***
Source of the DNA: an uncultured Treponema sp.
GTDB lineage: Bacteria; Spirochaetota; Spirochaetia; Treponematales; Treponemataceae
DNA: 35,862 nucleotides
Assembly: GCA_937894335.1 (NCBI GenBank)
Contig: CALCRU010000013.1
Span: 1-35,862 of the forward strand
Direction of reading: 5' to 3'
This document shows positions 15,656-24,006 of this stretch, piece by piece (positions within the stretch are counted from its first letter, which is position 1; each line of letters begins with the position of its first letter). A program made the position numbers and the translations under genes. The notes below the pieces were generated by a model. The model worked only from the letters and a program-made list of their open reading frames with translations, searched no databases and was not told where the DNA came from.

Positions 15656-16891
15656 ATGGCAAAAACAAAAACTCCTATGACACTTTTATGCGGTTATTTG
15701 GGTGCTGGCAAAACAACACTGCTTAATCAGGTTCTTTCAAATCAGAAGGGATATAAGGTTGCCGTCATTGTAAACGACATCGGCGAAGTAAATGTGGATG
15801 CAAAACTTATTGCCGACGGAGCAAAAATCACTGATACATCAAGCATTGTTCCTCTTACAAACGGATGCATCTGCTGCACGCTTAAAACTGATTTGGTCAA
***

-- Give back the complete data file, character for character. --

Source of the DNA: an uncultured Treponema sp.
GTDB lineage: Bacteria; Spirochaetota; Spirochaetia; Treponematales; Treponemataceae
DNA: 35,862 nucleotides
Assembly: GCA_937894335.1 (NCBI GenBank)
Contig: CALCRU010000013.1
Span: 1-35,862 of the forward strand
Direction of reading: 5' to 3'
This document shows positions 15,656-24,006 of this stretch, piece by piece (positions within the stretch are counted from its first letter, which is position 1; each line of letters begins with the position of its first letter). A program made the position numbers and the translations under genes. The notes below the pieces were generated by a model. The model worked only from the letters and a program-made list of their open reading frames with translations, searched no databases and was not told where the DNA came from.

Positions 15656-16891
15656 ATGGCAAAAACAAAAACTCCTATGACACTTTTATGCGGTTATTTG
15701 GGTGCTGGCAAAACAACACTGCTTAATCAGGTTCTTTCAAATCAGAAGGGATATAAGGTTGCCGTCATTGTAAACGACATCGGCGAAGTAAATGTGGATG
15801 CAAAACTTATTGCCGACGGAGCAAAAATCACTGATACATCAAGCATTGTTCCTCTTACAAACGGATGCATCTGCTGCACGCTTAAAACTGATTTGGTCAA